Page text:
When you apply for a car loan, it could be used to purchase a new or used car. In general, we usually hear of car loans being used for the purchase of a new car. However, banks and other financial institutions also give loans for the purchase of used cars (or second-hand cars, as they are sometimes referred to) but the criteria and terms for such loans can be a little different.

What should I keep in mind when I apply for a used car loan?

Interest rates: When you apply for a loan to buy a used car, the interest rates generally tend to be higher. This is because the car you are buying has already depreciated in value and its value as collateral continues to drop over the tenure of the loan. Banks, therefore, try to recover their money faster by charging a higher interest rate on the loan amount.

Tenure: Similarly, when you apply for a used car loan, the tenure might be shorter than for a regular auto loan. This is because the bank wants to be repaid quickly as the condition of the vehicle deteriorates and it ends up being a worthless asset if the loan period stretches too long.

Type of car: Typically, lenders give used car loans for luxury or high-end cars that remain in good condition after use. This is in comparison with cheaper cars that might be virtually worthless after a few years. In case the customer defaults, the lenders would prefer a good used car which they can dispose of to recover their dues. They may not be able to recover their money with a cheaper, poorly-maintained vehicle.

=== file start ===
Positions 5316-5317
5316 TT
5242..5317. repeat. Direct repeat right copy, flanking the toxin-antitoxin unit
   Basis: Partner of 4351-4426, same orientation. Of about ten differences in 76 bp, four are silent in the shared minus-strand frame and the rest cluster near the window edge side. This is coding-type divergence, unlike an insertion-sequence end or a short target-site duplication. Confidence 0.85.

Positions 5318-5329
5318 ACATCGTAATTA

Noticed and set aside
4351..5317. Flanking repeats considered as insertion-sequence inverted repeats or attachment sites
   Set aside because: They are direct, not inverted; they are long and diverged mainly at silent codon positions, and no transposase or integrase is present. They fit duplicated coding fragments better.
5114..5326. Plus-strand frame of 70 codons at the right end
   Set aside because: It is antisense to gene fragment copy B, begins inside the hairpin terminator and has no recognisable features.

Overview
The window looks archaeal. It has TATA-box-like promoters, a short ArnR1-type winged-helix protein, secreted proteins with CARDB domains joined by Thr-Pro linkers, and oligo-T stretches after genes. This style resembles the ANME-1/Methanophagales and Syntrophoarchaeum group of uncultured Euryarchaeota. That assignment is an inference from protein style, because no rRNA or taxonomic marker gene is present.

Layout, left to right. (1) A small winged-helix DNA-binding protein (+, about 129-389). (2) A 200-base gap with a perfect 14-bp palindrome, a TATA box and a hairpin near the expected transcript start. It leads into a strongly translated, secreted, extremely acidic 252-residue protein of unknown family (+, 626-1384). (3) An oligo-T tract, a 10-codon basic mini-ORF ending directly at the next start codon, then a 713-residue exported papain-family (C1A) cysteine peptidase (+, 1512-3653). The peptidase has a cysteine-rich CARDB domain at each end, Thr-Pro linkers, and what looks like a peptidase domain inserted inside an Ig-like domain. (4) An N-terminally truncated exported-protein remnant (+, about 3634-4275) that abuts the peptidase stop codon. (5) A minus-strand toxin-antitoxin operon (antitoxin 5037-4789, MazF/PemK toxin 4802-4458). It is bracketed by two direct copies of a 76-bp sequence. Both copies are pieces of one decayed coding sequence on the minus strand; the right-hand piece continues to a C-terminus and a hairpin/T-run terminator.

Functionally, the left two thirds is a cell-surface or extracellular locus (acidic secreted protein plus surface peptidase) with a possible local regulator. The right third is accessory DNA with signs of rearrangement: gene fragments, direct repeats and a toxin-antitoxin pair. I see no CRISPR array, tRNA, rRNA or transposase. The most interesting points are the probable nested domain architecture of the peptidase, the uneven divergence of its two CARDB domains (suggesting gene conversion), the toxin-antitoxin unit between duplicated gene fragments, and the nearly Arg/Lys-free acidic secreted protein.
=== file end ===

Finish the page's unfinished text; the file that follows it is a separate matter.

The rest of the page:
Loan to Value (LTV) ratio: The LTV ratio is the amount you borrow as a proportion of the value of the purchase. For example, if the cost of the car is Rs 1 lakh, and you take a loan for Rs 60,000, then the LTV is 60%.  Generally, lenders will offer a lower LTV for used car loans in order to reduce their risk in case of customer default.

When to apply for a used car loan

You stand a better chance of being approved if you apply for a small loan amount (low LTV) and plan to buy a good quality, luxury car brand. Keep in mind that, in general, it is difficult to be get a loan approved for a regular, mass market, used car which will quickly depreciate in value and be of little use to the lender as collateral.